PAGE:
Paul Pritchard

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Paul Liam Pritchard
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Born1967 (age 54–55)
Known forRock climbing, mountaineering

Paul Liam Pritchard (born 1967) is a former rock climber and mountaineer and was one of the foremost British climbers of the 1980s and 1990s. He was born in Bolton, England and started climbing when he was 16 years old. He is notable for having climbed difficult routes across the United Kingdom and around the world. In 1998, he suffered a serious head injury while attempting to climb the Totem Pole, which left him hemiplegic. Since the accident he has continued to engage in various forms of outdoor recreation and has published multiple books about his recovery.

Early life[edit]

Pritchard was born in Bolton, and started climbing at the age of 16 in his native Lancashire. Within a year had started to repeat some of the hardest routes in the county, as well as beginning his own additions. He made many ascents of outstanding problems in the Wilton Quarries, Anglezarke and Hoghton as well as playing a pivotal role in the early development of both Craig y Longridge and Thorn Crag and engaging in extensive exploration of Malham Cove.

In 1986 he moved to Llanberis in North Wales, climbing extensively on the slate of the Llanberis quarries and on the sea cliffs at Gogarth, situated between North Stack and South Stack, near Holyhead. He gained a reputation for climbing hard and very poorly protected routes such as Super Calabrese (E8 6b) at Gogarth, still considered one of the most serious routes in the UK.[1] In 1990, he began mountaineering, and subsequently climbed many difficult mountain routes around the world. This also included multiple attempts on the then-unclimbed Shark's Fin on Meru Peak, in the Indian Himalayan Region. He won the 1997 Boardman Tasker Prize for Mountain Literature for his book Deep Play.[2]

Injury and recovery[edit]

On Friday 13 February 1998, Pritchard's life changed drastically when he was struck in the head by a falling boulder while attempting an ascent of the Totem Pole, a slender sea stack off the coast of Tasmania. He was rendered semiconscious, bleeding, and nearly helpless. Over the next hours a heroic rescue was effected by his partner, Celia Bull.[3] He was left suffering from hemiplegia, a condition that robbed him of feeling and movement in his right side and which caused his speech and memory to suffer.[4]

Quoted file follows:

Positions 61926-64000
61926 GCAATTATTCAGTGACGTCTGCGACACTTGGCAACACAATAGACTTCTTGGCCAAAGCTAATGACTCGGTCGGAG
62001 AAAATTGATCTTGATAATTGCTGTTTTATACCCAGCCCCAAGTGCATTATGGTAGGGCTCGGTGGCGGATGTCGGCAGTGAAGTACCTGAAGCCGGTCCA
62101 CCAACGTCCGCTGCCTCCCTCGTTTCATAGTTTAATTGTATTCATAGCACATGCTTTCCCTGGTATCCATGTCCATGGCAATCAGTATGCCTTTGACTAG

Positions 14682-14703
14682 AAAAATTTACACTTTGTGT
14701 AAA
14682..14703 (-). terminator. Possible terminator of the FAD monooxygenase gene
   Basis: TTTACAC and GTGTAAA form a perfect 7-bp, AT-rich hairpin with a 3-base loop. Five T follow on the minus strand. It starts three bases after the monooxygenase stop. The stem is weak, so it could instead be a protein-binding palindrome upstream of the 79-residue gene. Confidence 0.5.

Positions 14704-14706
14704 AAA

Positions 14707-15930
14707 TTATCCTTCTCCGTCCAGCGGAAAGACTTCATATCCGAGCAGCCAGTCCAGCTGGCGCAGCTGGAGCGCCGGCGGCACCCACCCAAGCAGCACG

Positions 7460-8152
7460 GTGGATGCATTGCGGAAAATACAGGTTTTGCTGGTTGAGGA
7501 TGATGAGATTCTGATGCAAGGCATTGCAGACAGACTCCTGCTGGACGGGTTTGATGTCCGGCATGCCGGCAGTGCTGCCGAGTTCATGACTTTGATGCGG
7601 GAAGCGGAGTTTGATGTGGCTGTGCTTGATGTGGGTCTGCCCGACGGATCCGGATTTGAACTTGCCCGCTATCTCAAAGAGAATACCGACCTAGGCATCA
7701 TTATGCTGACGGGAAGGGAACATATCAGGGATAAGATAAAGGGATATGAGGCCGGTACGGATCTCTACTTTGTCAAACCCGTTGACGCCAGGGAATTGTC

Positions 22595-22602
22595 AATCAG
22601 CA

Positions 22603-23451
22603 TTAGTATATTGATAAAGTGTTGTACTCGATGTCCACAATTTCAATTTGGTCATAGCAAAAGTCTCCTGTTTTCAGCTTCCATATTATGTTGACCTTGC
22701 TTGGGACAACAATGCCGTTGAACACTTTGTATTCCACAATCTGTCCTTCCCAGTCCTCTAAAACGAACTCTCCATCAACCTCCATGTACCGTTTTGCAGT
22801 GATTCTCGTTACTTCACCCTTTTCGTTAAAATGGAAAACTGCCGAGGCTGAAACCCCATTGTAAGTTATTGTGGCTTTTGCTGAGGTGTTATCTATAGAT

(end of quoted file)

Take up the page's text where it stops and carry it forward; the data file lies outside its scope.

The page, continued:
Pritchard has continued to lead a challenging life even after the catastrophic injury. He has climbed Kilimanjaro, ridden a recumbent trike through Tibet to Mount Everest and took the lead rock climbing again. In 2016 Paul finally climbed the Totem Pole, 18 years after his accident[5]

In 2017 Pritchard, and 4 other people with disabilities, accomplished the first journey under human power between Australia’s extremities of altitude. On the Lowest To Highest Expedition the team members cycled from Kati Thanda-Lake Eyre (-15m) to Kosciuszko -Targangil (2228m), a distance of 2152 km.


Pritchard has written three books:

  • Deep Play (1997) is about his early climbing experiences
  • Totem Pole (1999) about his accident and his recovery from it
  • The Longest Climb (2005) continues his story of recovery

He won the Boardman Tasker Prize for Mountain Literature for each of the first two of these. Totem Pole was also awarded the 1999 Banff Mountain Book Festival Grand Prize.


  1. ^ Farquar, Grant (2018). The White Cliff - Epic tales of life and death on the world's best sea cliff (1st ed.). Atlantis Publishing. ISBN 1999960009.
  2. ^ "1997 Winners". Bordman Tasker Award. Retrieved 27 September 2018.
  3. ^ Paul Pritchard and the Totem Pole (audio file). BBC Witness. Broadcast February 3, 2019. Retrieved February 3, 2019.
  4. ^ Pritchard, Paul (1999). The Totem Pole: And a Whole New Adventure. Mountaineers Books. ISBN 0898866960.
  5. ^ Rääbus, Carol. "Paul Pritchard climbs Tasmania's Totem Pole 18 years after it nearly killed him". ABC News. ABC. Retrieved 27 September 2018.

External links[edit]